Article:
On any normal year, The Digital Health state of the nation survey (NHS IT Leadership Survey) is a brilliant overview of how attitudes to Digital Health have evolved and how colleagues throughout the system are relating to the demands of being the driving force for transformation.
But this year, it makes for startling reading about how much can be achieved with not quite enough through sheer grit, determination and amazing skill in the most unprecedented situation the NHS has ever faced.
Proof that perception has changed
The survey highlights the positivity of what has been delivered – 83% said it had resulted in a more positive attitude to digital among board members, and 60% are optimistic this change will be sustained. Meanwhile, over three quarters felt it had improved staff members’ perceptions of digital but whilst it gives a focus on outcomes that have been achieved, it’s also clear that there is a desire to get more from what has been done.
Many believe, at last, that digital transformation is the key to managing the wave of demand that will sweep into the NHS over the coming months to support the desperate need to build capacity and offer ways to satisfy the insurmountable demand being directed to it in 2021 and far beyond.
The success that was made of systems already available to the NHS almost at the start of the pandemic can be seen as themes running through the survey, the leverage of systems that were at the fingertips of the NHS so quickly and the ability to forget old reasons why things weren’t permissible. Telehealth and distributed work capability have gone from nice to have to a must have and that has been a key success story of 2020.
The greatest fight the system ever had
Digital leaders of the system were able to step up to a place where a light could be pointed at them and they could finally deliver on the promises that they had wanted to make for some years, whether that be the ability to empower vast parts of the health system to be delivered remotely or to offer the skills and learnings that agents of transformation have at other parts of the system. The people of digital health clearly feel somewhat more valuable to health care delivery in 2020 than ever before, after all they have been on the front line of the greatest fight the system has ever had.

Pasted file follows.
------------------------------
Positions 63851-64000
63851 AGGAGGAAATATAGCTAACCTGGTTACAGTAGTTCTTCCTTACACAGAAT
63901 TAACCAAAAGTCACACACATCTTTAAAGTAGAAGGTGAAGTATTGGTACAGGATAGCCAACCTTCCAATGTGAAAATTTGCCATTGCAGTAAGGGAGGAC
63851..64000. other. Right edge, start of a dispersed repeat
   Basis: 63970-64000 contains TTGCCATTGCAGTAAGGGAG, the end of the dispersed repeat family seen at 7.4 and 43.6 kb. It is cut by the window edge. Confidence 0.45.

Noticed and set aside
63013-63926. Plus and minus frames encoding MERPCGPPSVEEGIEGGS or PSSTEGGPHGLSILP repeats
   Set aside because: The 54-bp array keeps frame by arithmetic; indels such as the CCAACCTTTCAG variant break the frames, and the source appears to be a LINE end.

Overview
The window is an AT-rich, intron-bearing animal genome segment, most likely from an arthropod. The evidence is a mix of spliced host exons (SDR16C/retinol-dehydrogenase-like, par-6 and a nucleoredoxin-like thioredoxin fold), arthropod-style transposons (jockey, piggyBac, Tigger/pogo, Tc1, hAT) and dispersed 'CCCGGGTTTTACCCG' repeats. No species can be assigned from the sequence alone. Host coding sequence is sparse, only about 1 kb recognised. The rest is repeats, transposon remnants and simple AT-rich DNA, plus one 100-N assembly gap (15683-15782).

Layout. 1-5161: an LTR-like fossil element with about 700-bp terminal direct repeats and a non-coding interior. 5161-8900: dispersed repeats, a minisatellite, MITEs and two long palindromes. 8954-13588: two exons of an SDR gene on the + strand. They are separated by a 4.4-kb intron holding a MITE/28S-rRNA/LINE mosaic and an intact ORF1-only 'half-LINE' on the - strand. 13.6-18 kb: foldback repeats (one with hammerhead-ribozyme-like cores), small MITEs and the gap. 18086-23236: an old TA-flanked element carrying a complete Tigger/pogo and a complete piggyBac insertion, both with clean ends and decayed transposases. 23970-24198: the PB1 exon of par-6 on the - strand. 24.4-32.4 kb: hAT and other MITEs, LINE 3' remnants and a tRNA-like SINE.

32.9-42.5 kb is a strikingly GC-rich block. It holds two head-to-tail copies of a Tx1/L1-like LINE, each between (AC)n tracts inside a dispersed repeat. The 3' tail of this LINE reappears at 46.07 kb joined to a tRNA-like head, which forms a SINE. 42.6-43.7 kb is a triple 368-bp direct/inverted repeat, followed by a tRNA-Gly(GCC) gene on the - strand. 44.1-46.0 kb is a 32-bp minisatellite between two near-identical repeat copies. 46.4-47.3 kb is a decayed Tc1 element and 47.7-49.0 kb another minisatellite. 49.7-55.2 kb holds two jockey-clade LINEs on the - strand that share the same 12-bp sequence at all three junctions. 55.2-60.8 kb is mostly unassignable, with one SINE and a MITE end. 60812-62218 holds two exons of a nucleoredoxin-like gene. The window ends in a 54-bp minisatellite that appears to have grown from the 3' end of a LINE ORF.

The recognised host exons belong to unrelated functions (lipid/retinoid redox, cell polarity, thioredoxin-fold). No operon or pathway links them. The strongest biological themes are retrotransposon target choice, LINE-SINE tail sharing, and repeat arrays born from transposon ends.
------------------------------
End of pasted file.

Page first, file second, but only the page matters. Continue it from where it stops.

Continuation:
Sadly though, the role of CIO or IT Director seems to be waning and the ownership of the IT agenda at a board level still hasn’t become this ubiquitous ‘thing’ across all healthcare. IT is still not ‘the business’ of the executive but a back off service, such a shame and something that I desperately hope starts to change in 2021.
The most stubborn statistic
The stubborn statistic remains constant in the survey, despite the success of 2020 there is little confidence that the budget to truly achieve digital change is there or going to be made available – just 14% say they have enough budget for business priorities. There is still a fear that IT can be done against a back-drop of more for less.
When will the NHS leadership realise that there is no plan for change until there is funding to make it so, a plan without funds is simply a well described hope for the future. IT is not free and can’t be delivered on a shoe string. For too long health systems have not invested in the right way, with a
strategic view of the future, an end in mind – but funding has also not reflected this need – instead it’s often annual or given in dribs and drabs around specific initiatives.
Stop with the dribs and drabs
There is a positive light though going into 2021, removal of decades long barriers to digital transformation is now possible and a further description of how long-term transformation of health systems is now an accepted goal of large proportions of the digital health leadership, shows the level of maturity achieved in leadership in 2020 and how the effort can pay off in changing mindsets.